- Pay attention to the use of snippet rules for search engine crawlers.
Titles and Google: how title links are generated
Also new is the paragraph briefly explaining how the generation of titles in the Google search results page works, the subject, as mentioned, of a recent intervention.
This operation is ‘completely automated‘, we read in the document, ‘and takes into account both the content of a page and the references to it displayed on the Web’: the objective of the linked title is in fact ‘to best represent and describe each result‘.
The Google Search system uses certain sources to automatically determine title links:
- Content in <title> elements.
- Visually main title or headline shown on a page.
- Header elements, such as <h1> elements.
- Other large and prominent content through the use of special styles (style treatments).
- Other text contained on the page.
- Anchor texts on the page.
- Text within links pointing to the page.
Google’s guide specifies that the search engine ‘cannot manually edit title links for individual sites‘, but always tries to make them as relevant as possible. In general, the modification of the title set – and thus the appearance in SERPs of a page title different from the <title> element – is necessary when Google detects a problem with that element.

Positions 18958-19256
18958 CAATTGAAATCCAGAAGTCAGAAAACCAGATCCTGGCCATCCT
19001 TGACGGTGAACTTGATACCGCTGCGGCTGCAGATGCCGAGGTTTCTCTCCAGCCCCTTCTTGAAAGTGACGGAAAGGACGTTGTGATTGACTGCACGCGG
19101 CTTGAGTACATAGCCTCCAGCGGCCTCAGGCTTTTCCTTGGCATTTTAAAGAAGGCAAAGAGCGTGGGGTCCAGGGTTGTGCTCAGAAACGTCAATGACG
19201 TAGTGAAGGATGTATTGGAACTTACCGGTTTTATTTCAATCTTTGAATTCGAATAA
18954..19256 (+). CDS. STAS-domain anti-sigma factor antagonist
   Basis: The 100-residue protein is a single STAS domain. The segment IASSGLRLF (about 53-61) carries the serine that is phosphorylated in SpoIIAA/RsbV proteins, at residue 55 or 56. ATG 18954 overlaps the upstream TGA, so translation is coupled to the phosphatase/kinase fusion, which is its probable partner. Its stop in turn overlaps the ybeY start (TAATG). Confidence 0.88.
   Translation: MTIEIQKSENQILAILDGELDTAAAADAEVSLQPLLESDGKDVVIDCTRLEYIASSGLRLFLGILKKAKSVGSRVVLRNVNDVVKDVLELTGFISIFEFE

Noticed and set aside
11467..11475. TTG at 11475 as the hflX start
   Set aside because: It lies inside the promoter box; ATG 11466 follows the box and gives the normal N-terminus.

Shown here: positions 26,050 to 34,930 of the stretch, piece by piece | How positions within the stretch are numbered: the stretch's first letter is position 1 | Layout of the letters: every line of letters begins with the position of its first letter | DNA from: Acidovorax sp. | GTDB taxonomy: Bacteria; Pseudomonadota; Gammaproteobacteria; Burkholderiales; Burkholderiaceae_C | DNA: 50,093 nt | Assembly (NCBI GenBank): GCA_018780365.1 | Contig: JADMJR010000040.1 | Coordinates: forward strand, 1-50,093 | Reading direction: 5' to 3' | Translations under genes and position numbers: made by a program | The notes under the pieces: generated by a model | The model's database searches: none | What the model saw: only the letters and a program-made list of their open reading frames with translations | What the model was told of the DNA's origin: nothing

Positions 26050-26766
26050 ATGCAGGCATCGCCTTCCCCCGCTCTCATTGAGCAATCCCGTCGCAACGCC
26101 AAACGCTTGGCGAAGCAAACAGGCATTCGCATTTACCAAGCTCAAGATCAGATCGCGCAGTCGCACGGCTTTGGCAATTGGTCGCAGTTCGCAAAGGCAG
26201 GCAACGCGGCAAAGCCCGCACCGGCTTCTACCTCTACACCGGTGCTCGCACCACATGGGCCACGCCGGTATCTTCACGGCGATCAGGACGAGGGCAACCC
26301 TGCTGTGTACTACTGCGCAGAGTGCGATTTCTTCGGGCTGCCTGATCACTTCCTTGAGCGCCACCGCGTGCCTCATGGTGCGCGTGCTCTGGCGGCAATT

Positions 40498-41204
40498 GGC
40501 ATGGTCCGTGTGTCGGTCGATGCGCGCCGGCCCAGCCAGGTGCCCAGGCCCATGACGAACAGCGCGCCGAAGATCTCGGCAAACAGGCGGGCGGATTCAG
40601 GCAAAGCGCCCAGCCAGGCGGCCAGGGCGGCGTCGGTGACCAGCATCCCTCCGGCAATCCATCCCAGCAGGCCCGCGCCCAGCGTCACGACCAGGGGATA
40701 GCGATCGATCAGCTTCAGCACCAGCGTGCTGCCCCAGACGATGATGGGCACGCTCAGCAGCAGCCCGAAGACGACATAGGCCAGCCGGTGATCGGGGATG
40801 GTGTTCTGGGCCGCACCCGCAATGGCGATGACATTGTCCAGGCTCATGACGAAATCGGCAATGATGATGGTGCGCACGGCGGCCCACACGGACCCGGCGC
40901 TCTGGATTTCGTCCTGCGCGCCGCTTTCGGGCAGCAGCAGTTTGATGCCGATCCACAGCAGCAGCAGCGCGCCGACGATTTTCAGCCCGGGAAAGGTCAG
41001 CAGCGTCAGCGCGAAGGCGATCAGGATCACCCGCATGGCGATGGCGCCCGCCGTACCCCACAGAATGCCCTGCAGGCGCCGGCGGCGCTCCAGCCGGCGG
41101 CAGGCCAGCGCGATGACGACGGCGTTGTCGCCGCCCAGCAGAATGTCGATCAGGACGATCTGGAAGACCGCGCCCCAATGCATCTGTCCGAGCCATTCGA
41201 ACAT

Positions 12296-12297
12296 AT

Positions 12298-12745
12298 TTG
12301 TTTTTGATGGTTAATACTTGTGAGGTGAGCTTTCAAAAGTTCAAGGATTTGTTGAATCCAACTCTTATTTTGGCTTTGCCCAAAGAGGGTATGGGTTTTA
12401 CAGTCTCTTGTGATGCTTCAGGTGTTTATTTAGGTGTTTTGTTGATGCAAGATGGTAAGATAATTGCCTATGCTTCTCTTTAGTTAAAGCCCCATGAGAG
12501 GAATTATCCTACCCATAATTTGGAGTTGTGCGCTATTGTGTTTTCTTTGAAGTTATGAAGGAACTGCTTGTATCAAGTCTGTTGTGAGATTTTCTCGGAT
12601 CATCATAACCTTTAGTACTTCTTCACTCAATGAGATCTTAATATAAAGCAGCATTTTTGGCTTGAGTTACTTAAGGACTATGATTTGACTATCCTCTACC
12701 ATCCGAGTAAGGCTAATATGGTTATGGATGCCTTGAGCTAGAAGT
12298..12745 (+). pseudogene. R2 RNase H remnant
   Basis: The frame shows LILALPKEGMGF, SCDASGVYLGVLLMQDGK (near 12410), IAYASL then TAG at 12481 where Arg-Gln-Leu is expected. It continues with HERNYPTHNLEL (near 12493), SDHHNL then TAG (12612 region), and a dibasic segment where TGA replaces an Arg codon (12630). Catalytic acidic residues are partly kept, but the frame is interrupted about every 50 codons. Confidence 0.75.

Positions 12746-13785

Snippets and meta descriptions, Google’s guidance
The second support document is called ‘Checking snippets in search results’ and focuses first on the definition of snippet; in this sense, a Google snippet is ‘the description or summary part of the search result on Google Search and other properties (e.g. Google News)’.
In general, this page examines how snippets are created, analyses the differences between media results and meta description tags, explains how to block snippets or adjust their length, and defines best practices for creating meta descriptions.
As with titles, it is made clear from the outset that the actual appearance in search results of snippets set by the site owner or operator may be different, but also that Google cannot manually edit snippets for individual sites, while working to ensure that they are always as relevant as possible
How snippets are created
Google snippets are automatically created from page content and serve to emphasise and preview the page content that best relates to a user’s specific search query. This is why Google Search ‘may show different snippets for different searches’.
According to the guide, site owners have two main ways to suggest content for snippets created by Google:
- Rich Results, Advanced Results: by adding structured data to the site we can help Google understand the page, e.g. a review, recipe, activity or event.